“Just when the caterpillar thought the world was over, it became a butterfly.” – Anonymous
Ever wondered were the word “butterfly” comes from? No one knows for sure, but here are a few theories:
- Butterflies were first named after the common English yellow brimstone butterfly, and the name eventually extended to encompass all variations.
- In old German folk tales, witches transformed into butterflies to steal milk and butter.
- Butterfly may just be a mixing up of “flutter-by,” which would make more sense.
In any case, over 16,000 species of butterflies live in the tiny little country of Costa Rica (according to the butterfly experts at La Paz Waterfall Gardens). That number represents about 18% of the species on the entire planet, and an impressive 90% of the species in Central America.
Here is a list of Costa Rica’s top five butterflies.
Pictured in the photo above, these guys are also called “crimson-patched longwings.” The orange-black-red-white color combo is supposed to make them appear poisonous so they scare off predators. They are almost indistinguishable from another species of butterfly called “The Postman,” aptly named since each day they follow the exact same pollination route from flower to flower.
Malachite Siproeta stelenes
There aren’t many creatures in the animal kingdom tinted this shade of neon green. These tropical butterflies look like they are perpetually ready for Halloween, as do their spiky red and black caterpillars. They are named after the gorgeous green malachite stone, and their favorite food in Costa Rica is rotting mango.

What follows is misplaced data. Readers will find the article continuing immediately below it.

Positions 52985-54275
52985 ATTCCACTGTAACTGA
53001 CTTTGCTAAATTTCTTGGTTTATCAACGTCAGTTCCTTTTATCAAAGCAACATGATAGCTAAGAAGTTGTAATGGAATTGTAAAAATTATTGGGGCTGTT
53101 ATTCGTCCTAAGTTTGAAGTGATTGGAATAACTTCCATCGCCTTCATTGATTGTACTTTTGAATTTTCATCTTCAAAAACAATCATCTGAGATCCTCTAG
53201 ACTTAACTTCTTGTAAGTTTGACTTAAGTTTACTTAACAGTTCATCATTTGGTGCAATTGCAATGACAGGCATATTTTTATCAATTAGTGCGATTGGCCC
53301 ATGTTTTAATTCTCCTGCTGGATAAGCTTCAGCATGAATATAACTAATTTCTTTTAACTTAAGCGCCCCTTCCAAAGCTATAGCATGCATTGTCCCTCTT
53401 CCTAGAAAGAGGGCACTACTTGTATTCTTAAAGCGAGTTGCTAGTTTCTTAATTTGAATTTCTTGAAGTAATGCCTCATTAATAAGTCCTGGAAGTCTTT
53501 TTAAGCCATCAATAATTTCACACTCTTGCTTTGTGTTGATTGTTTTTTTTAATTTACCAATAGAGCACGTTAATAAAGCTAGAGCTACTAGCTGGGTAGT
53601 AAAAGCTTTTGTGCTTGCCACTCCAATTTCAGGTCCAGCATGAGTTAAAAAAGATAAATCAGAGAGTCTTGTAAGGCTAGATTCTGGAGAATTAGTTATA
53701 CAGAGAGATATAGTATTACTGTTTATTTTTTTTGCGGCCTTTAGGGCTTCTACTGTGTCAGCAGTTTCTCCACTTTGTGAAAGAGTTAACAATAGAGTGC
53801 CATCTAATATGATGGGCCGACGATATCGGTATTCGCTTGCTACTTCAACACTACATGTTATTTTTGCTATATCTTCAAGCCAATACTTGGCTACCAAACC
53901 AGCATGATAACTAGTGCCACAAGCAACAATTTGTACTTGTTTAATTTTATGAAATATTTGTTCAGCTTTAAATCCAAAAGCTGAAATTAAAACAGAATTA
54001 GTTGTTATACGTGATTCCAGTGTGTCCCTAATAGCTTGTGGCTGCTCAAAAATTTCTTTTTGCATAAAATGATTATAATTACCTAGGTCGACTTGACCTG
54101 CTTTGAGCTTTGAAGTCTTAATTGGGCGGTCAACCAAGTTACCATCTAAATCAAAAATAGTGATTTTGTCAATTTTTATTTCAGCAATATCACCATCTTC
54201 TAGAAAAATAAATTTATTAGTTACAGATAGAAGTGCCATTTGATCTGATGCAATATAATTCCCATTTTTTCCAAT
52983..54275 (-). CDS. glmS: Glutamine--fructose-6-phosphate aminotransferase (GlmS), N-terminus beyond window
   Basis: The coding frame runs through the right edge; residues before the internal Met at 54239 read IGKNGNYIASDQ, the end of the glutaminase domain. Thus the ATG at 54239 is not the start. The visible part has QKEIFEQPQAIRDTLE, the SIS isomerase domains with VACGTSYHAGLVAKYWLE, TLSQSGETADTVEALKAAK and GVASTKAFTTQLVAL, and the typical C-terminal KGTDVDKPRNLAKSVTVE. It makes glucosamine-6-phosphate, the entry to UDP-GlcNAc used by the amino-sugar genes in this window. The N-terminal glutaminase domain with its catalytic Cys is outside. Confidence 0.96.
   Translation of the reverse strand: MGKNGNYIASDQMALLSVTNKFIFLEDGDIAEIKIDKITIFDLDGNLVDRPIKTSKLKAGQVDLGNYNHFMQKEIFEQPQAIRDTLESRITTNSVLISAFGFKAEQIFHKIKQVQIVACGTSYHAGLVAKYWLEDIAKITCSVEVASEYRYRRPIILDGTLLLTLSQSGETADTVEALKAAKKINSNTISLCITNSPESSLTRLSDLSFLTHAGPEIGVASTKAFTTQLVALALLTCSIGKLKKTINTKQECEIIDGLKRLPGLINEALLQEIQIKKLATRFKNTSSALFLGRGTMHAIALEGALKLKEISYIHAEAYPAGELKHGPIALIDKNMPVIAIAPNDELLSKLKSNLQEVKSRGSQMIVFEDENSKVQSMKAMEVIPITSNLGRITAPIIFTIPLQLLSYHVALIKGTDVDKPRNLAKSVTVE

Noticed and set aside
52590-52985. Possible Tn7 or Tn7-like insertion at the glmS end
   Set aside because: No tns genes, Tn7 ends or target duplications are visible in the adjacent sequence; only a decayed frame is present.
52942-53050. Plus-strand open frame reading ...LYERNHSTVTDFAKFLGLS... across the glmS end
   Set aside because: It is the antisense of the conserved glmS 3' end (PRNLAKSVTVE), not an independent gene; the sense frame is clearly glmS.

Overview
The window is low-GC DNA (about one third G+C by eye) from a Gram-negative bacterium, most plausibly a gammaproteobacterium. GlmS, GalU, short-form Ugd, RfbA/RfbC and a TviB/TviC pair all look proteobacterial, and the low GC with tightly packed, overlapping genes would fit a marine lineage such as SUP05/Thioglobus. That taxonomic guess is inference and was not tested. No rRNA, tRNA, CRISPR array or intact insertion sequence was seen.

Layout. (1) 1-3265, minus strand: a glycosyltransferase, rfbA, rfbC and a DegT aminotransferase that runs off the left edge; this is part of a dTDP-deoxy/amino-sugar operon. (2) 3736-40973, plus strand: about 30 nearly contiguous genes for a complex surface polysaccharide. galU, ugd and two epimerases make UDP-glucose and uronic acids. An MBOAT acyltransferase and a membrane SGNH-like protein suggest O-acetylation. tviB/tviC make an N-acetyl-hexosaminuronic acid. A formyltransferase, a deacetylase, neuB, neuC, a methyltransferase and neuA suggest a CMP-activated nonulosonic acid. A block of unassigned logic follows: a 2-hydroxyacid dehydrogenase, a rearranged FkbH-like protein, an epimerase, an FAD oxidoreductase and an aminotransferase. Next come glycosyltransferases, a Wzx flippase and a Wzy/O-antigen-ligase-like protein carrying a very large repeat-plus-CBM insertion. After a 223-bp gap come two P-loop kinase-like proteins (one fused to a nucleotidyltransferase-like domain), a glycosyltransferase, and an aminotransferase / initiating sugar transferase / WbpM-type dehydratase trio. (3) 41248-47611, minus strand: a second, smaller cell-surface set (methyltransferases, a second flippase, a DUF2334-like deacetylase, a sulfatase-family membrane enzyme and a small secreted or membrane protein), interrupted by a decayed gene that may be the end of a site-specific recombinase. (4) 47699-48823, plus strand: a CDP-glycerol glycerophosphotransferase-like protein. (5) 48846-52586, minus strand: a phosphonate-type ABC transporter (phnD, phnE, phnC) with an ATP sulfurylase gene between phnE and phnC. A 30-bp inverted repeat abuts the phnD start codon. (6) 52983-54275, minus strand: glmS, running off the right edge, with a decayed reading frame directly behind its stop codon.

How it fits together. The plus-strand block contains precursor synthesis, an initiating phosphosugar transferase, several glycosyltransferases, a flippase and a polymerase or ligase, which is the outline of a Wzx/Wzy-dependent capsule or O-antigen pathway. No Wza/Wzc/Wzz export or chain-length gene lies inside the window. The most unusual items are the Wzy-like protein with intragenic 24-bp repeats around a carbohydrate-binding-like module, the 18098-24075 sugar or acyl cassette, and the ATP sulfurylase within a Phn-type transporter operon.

No list of Costa Rica butterflies is complete without the blue morpho. The green frog with the red eyes may be Costa Rica’s number one unofficial mascot, but this gorgeous butterfly comes in as a close second. These blue beauties aren’t actually pigmented blue – the color we see is actually a trick of the light reflected by microscopic scales. This structural color creates iridescence, a gorgeous optical effect that varies depending on the viewpoint angle.
This enormous insect may not be as colorful as some of its flashier cousins, but it certainly is an impressive feat of nature. Each owl butterfly is completely unique, like a snowflake. Perched on a branch with wings closed, both wings looks precisely like the eye of an owl – complete with a fake shiny gleam of reflected light. They even sit close to one another on branches to complete the disguise and give the “bird” two eyes. The topside of their wings are creamy blue, somewhat similar to the blue morpho but dialed down.
Also known as the tiger longwing, this species of butterfly has a particularly long lifespan of up to 9 months. This is thanks to the fact that it can absorb protein (most butterflies cannot, and only live for about 10 days). Hecale longwings are poisonous, which is the reason why other butterflies often mimic its pattern. The chrysalis belonging to this species is especially well-camouflaged, as it looks remarkably like a dried up leaf. Opportunistic males are known to wait outside of a female’s chrysalis and try to mate before the female has fully emerged so she doesn’t have a chance to fly away.
By: Genna Marie